My Relationship with Writing: Part One of a Writing Log Series. (For ENGL 2060)

Bethany Herold

Professor Egger

ENGL 2060 E01

28 August 2015

Writing Log #1: My Relationship with Writing

“Go to your room!” my dad shouted. My ten year old arms crossed in defiance as I stomped off towards my bedroom, head held high. “You are not to come out until you have written me a paper explaining what you have done wrong, why it is wrong, and what you can do better next time,” he added. I slammed the door in response, and proceed to sit proudly on the foot of my bed for at least fifteen minutes. It didn’t take long for my protest to wear on me, and I reluctantly let my eyes settle on the imitation hickory writing desk angled beside the bedroom window. Various pens and pencils were placed intentionally in their holders, and a spiral bound notebook clad with a Garfield cover was laid directly in the center. I sighed as I sunk into the chair. My dad was not one to make idle threats, and expository writing assignments in lieu of conventional punishments were a favorite of his. At the time I loathed it, but looking back nearly fifteen years later, I see how moments like these planted seeds of intrigue in my life for the artistry of writing.

Exercises like these-and I use that term lightly-became vessels through which I could articulate difficult thoughts and emotions. It provided me with an awareness of focus, a sense of clarity, and ultimately, this feeling of being heard. After I spent my allotted time for resistance, I was forced to stare at the empty spaces between the light-blue lines until I picked up my writing utensil of choice and poured my thoughts onto paper. Even at that age, I knew writing required far more awareness and reflection than speaking. Like a window into my soul, all my thoughts were neatly organized and placed into a precise order, making even my irrational sentiments perpetuate some form of meaning. By the time I turned in my punishment papers, I not only had time to reflect properly on my wrongdoings, I also had also grown as a both a creative writer and critical thinker.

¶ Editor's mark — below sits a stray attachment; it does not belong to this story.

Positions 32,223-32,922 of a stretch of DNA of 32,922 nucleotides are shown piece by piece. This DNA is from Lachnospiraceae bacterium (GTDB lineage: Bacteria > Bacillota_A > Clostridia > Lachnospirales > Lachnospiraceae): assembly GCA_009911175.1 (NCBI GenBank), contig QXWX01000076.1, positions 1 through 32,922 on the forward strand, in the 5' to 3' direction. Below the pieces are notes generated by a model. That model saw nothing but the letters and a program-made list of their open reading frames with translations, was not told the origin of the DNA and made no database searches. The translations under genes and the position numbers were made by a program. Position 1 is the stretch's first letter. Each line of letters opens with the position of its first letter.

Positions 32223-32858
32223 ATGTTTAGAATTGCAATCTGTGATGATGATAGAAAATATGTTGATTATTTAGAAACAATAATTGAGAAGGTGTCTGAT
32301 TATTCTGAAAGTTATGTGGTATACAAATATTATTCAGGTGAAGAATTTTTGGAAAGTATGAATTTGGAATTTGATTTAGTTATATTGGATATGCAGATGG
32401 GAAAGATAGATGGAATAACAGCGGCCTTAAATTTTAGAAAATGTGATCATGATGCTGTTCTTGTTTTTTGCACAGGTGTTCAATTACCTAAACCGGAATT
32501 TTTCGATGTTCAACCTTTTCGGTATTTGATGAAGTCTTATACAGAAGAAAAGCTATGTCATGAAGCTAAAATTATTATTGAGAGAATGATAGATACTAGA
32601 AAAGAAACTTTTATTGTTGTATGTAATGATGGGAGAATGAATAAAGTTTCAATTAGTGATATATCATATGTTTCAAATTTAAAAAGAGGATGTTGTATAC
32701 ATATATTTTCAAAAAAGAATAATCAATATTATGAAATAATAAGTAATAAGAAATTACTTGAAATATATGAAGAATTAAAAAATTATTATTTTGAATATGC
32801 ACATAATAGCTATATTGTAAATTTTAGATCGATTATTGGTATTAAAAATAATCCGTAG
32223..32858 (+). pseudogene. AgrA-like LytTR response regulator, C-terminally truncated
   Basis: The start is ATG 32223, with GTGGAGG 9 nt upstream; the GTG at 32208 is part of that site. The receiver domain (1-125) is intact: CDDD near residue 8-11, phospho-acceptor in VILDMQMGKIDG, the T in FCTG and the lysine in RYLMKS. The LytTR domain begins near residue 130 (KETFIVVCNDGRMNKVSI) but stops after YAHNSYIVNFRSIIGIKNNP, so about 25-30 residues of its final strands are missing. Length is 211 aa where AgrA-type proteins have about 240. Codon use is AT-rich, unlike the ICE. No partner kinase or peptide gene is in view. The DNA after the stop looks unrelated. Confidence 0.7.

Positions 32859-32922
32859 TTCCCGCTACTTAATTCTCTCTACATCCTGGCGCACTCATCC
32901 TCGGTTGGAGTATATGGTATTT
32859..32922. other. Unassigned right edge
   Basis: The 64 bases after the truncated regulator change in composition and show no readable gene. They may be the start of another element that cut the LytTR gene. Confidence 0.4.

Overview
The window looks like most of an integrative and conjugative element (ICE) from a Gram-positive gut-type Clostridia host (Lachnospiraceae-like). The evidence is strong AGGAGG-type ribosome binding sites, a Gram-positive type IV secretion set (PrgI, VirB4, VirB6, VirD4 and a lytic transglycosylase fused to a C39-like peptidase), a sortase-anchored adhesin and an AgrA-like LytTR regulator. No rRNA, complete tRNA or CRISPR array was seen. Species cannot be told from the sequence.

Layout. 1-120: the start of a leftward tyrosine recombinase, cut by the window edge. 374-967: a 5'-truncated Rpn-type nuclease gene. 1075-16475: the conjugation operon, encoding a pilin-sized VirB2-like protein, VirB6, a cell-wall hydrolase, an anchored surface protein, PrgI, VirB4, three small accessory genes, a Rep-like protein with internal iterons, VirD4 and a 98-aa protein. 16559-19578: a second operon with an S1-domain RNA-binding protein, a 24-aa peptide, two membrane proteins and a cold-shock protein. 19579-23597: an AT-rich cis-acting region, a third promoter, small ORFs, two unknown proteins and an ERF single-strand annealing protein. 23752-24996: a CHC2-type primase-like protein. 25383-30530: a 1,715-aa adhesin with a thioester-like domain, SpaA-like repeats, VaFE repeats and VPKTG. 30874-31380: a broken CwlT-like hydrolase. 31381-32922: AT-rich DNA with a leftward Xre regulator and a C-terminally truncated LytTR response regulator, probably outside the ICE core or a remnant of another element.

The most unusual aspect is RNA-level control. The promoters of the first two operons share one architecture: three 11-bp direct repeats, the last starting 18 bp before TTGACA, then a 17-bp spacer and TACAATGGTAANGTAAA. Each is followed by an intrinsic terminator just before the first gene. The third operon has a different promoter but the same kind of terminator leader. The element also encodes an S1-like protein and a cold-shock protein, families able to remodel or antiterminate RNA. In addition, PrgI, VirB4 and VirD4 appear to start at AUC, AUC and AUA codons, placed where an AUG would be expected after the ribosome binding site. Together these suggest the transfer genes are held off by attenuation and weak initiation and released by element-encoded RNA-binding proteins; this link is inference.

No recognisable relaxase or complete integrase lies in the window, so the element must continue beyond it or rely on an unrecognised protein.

Throughout the rest of my primary education, I reveled in writing and the humanities. I wrote creatively on the side, and often found myself conjuring up stories in my head. The Lord alone knows how many hours I passed reading, and I will never regret a minute of my life spent nose deep in a novel of quality. I was below par in math, and mediocre when it came to the sciences, but massive reading and writing assignments were sources of pure joy. After graduation, I was hesitant about college primarily due to the fear of choosing the wrong major. Every decision seemed so finite then. I raced towards the arts, something I have always enjoyed, and tried my hand at studying acting and theater. Unfortunately, my stay in Los Angeles came to an abrupt end, brought upon by personal and financial afflictions, and so did my blossoming acting career. Defeated, I threw myself into a college education with hopes of gaining an elementary teaching degree. My heart wasn’t in it though, and that flame was quick to fizzle out. I felt hopeless for quite some time, distracting myself through other means and refusing to associate with any of my passions. Music, acting, and writing all became sources of shame. The things I once loved laid broken at my feet with my dreams.

The following January brought about some personal awakenings, and without going into much detail-for that is entirely an anecdote of it’s own-I realized all of my passions centered around this concept of self-expression and discovery. I loved acting for its ability to tell stories, and music for its manifestation of feelings. Writing, something I had loved all along, was able to encompass both of these qualities, and then some. Even if it didn’t make me rich or famous, I wanted further education as a writer. Words are a mere embodiment of a life, and I adore the follow quote by Mark Twain from his beloved A Connecticut Yankee in King Arthur’s Court: “Words are only painted fire, a look is the fire itself. She gave that look, and carried it away to the treasury of heaven, where all things that are divine belong.” I adore it so much, in fact, it’s the title of this blog. How powerful it is to craft something that can accurately represent that fire, and carry on its meaning for generations to come. I don’t know where this adventure will take me in the end, but what I gain along the way will only help me grow as an individual. If I can benefit anyone through my writing, no matter how small, it will have done its purpose. So thank you for your inventive punishments, Dad. May their lessons impact me forever.


One thought on “My Relationship with Writing: Part One of a Writing Log Series. (For ENGL 2060)

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  1. Bethany you are an eloquent writer. You pulled me in and I could not stop reading , wondering what was ahead. God has given you a gift. May you use it for His glory. I can’t wait to read the next blog. I love you very much

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